All these years later I not only appreciate the tasting notes, I want to drink a golf divot. The tasting notes you randomly found were not that crazy in my view. Some descriptions are pretty silly, to be sure; I always laugh at pain grille. But extensive descriptors from trusted critics can be extremely helpful, especially when you know a region's profile and what you tend to expect from a wine.

Anyway, good discussion, and another nice post! Cheers.

Frank said...

Hi Randy: Good to get together for wine - enjoyed the conversation.
Agree on your thoughts about tasting notes for the most part - I do feel basic tasting notes do provide consumers some basis for making a somewhat-informed decision about a wine (the avg consumer that is).
Since I have a naturally bad vocabulary, I am against well written tasting notes that i need a Thesaurus to decipher. I will admit that these days my favorite word to use in tasting notes is "supple." Not really sure what that means, but Wine Spectator uses it alot so I went with it... ;-)
Rather than a 'traditional' tasting note, I would prefer a more basic 'wine note' which tells a story about the wine (winemaker, history of winery, property, etc.) - which is what I attempt to do when writing about a wine on my site.
I must say that I could not look more clueless or lost in that photo - are you having problems with your camera? :-)

Matt said...

kitchenmage, that is awesome and I am definitely going to have to start doing that with my friends on our wine nights.

And I couldn't agree with the wine whore more today with this article. I try to avoid the strings of adjectives (sometimes unsuccesfully I might add) when I do reviews. I just try and describe what I'm tasting, what foods might go good with it and if you might like it depending on your other wine likes. and of course I always encourage my readers to buy it and try it themselves, I even give them a link to where I bought it from to help them out.

This is because I don't care how many reviews you read, you can't actually know about wine unless you actually taste it yourself. Otherwise what is even the point?

The Wine Whore said...

Thank you Evan!

I would agree that if written well and by a trusted source, a tasting note could be helpful. However, I think that the problem with so many of them is that they are NOT written well. I probably didn't find the best example of a bad tasting note for this post but the point is that confusing tasting notes actually make people a lot of intimidated by wine. I get so many people who ask me how they can sound like this that it makes me think that they are missing the real reason to drink wine in the first place. Sure, if you have something intelligent to say about a glass of wine, that's one thing... but you don't have to use crazy adjectives to make up for it. It's okay to just describe what you like about it in your own opinion instead.

Thank you for the feedback on the post... I look forward to some great discussion on the topic!

Cheers!

The Wine Whore said...

Hello Frank!

The pleasure was all mine!

I really enjoy how you tell the story about the wine/winery when talking about the wine. So many wineries have such interesting stories behind the bottle. It's fun to discover these stories and share them with others.

I think the problem is with my flash... it has a time delay on it which always takes me by surprise! :)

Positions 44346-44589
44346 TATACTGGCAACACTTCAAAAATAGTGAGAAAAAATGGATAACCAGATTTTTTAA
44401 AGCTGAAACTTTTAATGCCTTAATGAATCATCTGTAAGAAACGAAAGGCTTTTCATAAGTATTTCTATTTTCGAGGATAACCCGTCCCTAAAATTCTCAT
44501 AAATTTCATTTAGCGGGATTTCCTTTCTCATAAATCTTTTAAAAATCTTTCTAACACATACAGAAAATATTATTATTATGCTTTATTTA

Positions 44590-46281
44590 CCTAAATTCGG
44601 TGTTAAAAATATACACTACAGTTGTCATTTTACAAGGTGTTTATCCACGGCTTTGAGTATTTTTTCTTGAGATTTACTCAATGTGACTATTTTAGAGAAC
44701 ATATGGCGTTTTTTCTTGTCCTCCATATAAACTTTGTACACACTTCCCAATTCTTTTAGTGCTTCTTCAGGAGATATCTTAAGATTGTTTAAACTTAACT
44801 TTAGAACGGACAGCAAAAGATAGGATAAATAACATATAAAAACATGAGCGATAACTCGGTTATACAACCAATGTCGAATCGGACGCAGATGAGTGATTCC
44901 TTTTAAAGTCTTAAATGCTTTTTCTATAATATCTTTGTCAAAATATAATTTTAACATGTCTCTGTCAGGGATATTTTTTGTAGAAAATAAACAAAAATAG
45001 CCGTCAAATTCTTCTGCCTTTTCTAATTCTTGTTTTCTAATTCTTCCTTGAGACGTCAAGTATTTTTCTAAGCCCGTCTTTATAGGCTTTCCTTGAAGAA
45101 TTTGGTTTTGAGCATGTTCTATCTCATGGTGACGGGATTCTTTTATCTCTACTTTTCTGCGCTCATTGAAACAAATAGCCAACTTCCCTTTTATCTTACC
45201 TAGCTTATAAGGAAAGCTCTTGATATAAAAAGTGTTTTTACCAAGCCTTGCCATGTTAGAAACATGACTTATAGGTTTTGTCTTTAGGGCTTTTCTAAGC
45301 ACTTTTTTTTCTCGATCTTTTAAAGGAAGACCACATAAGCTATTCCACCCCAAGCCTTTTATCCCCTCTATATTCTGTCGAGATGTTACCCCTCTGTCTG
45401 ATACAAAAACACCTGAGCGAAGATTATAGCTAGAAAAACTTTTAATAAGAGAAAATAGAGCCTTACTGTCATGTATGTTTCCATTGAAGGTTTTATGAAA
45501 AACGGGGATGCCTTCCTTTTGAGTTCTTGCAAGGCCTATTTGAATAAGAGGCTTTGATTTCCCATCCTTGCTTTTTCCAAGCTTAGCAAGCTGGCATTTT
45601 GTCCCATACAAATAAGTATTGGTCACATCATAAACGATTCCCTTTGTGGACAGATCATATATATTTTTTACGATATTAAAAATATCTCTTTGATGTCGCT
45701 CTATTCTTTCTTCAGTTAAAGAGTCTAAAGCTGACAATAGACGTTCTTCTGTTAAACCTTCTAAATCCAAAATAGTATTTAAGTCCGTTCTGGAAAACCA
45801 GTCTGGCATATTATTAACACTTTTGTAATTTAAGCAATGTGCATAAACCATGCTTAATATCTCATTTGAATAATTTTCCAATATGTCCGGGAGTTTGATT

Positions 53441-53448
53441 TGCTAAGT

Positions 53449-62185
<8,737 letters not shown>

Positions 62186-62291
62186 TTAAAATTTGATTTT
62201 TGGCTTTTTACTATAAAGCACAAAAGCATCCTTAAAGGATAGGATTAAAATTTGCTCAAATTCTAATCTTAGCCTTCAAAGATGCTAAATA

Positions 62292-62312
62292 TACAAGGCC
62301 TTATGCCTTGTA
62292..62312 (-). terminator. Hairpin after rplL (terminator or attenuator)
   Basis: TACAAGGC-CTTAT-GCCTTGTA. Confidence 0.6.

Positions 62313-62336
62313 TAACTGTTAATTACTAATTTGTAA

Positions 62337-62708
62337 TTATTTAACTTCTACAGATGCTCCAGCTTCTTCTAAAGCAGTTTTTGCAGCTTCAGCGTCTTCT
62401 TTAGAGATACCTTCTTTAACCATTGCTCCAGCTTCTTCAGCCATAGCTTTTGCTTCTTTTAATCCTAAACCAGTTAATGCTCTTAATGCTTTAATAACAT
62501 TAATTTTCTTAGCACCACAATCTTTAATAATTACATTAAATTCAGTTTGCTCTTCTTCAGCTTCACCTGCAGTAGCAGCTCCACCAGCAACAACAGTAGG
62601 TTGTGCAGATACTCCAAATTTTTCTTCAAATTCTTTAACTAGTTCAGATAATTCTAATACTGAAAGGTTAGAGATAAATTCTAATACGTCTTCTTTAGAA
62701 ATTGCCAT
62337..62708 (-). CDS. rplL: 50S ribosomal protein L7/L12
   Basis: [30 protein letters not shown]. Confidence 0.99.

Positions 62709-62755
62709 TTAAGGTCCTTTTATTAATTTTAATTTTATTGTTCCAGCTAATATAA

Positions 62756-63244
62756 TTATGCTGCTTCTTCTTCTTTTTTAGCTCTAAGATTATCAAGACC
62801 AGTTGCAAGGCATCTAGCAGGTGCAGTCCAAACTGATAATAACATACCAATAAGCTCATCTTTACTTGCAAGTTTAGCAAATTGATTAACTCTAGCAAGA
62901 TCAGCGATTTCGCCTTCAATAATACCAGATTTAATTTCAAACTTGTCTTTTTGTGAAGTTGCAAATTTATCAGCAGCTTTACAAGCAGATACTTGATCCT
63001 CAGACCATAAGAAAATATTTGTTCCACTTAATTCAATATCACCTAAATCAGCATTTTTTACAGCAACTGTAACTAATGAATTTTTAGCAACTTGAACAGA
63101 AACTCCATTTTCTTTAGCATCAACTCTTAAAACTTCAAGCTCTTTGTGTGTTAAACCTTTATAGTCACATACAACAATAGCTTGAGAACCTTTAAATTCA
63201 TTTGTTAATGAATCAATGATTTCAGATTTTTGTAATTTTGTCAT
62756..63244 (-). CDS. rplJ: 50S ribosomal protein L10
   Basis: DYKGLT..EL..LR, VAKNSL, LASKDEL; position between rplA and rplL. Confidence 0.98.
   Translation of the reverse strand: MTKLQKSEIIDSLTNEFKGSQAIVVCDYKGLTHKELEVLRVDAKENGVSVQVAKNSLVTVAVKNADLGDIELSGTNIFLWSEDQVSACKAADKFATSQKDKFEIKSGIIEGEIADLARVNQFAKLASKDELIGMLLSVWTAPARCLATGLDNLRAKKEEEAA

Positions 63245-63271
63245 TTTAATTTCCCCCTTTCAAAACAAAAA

Cheers!

joeshico said...

Totally agree with the article.
Although Evan makes a good point about extensive descriptors from trusted critics...
"especially when you know a region's profile and what you tend to expect from a wine."
Knowing a region's profile and what to expect, though, is not the average wine buyer. Even if one leans one way, as I did for many years drinking only Tuscan wines, the descriptors at that time meant nothing, nor did the ratings. And even now, as I am only beginning to learn about wine and do like to add what I find in a wine, most of the time my findings or descriptors are not near the same as what I read in the pub reviews, but then again it is nice when my notes do match.

The Wine Whore said...

Thank you Joe!

I whether or not tasting notes are crap, they are intimidating to those people who are new to wine. I just wish more people felt comfortable enough to enjoy a glass of wine without any of the stigma around it. Maybe one day...

Cheers!

CopperBot said...

Hahaha, excellent post! I remember the first bottle of wine I ever tried having a tasting note written on the label... and I kid you not, "hint of pencil shavings" was actually in there. My wife and I still joke about that bottle. Try as we might we could NOT pick up on the flavor. The wine wasn't bad, nothing memorable, but pencil shavings?

The Wine Whore said...

LOL! I actually see that one a lot! Pencil shavings? Seriously? Would that even be something that I would want anywhere near my wine?

Come on folks!

Cheers!

Anonymous said...

A co-worker is a wine "connoisseur" and directed me to buy an expensive 2001 Bordeaux and a decanter (or "carafe") where I was to pour it an hour in advance. The 8-year-old french wine started to look brownish like they say it should, so I was excited. Then I tasted it...

What did I find? It was 90% similar to a $12 bottle poured from the bottle straight after opening.

I can differentiate a crappy "carton" wine from something that tastes good... that's about it. I did notice some oak taste in a 1986 Lopez (Mendoza) once, but that's about it. They say I'm not "trained" enough... my taste buds are OK thank you.

I think most of this "wine secret society" thing is just hype around the ritual. I know I like Malbec, and $12 bottles do me just fine!

The Wine Whore said...

First of all, I am leary of anyone who considers themselves a wine "connoisseur".... in fact when people try to call me that, I immediately explain that I an just a wine hobbiest. That's ALL! I like to drink the stuff, I know a little bit about it, and I always love to share. The rest is, like you said, hype around the ritual.

Sure there's a lot of folks out there that know a TON about wine. Regardless of how much you know about wine, one thing is ALWAYS true: be true to what you like and don't let ANYONE ever tell you otherwise!

Cheers and happy sippin!

P.S. If you send me an email, I'd love to send you a FREE "Forget the snob" bumper sticker just for posting this comment!